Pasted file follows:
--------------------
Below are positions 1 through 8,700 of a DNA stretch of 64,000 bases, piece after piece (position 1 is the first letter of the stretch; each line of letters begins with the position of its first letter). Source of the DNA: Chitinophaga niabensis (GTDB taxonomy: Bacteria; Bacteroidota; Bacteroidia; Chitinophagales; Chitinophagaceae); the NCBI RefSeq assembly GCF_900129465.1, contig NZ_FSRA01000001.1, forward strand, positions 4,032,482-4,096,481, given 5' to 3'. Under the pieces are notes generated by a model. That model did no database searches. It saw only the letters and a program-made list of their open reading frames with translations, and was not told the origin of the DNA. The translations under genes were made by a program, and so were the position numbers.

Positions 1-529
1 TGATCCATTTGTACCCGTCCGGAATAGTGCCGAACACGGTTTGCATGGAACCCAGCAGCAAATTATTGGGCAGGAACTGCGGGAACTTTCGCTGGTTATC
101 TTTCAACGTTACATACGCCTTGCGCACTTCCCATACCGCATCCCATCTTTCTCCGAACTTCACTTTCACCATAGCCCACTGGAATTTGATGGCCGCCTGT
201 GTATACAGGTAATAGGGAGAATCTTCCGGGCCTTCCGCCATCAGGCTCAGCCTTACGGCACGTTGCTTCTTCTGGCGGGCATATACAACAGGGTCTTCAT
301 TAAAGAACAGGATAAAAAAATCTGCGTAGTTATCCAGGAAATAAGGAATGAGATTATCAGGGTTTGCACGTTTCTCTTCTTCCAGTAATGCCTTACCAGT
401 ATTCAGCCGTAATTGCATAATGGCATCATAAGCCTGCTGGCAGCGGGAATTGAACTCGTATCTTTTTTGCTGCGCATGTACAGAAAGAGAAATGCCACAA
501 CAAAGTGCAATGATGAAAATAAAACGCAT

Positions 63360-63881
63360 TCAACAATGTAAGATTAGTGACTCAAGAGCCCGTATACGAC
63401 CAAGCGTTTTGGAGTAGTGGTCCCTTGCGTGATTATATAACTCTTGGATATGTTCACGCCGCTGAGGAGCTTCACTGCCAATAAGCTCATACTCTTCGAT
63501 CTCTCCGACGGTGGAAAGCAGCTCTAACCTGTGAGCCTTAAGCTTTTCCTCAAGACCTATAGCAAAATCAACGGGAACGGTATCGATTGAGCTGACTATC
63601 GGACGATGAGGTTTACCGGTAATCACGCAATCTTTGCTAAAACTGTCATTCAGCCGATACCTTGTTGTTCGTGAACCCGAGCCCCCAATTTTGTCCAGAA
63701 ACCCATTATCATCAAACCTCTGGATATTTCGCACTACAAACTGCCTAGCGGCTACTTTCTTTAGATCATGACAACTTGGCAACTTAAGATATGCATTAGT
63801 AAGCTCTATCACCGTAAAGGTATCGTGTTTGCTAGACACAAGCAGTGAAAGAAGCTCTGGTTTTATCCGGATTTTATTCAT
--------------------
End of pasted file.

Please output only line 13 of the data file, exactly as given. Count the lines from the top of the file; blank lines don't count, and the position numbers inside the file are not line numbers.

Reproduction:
63601 GGACGATGAGGTTTACCGGTAATCACGCAATCTTTGCTAAAACTGTCATTCAGCCGATACCTTGTTGTTCGTGAACCCGAGCCCCCAATTTTGTCCAGAA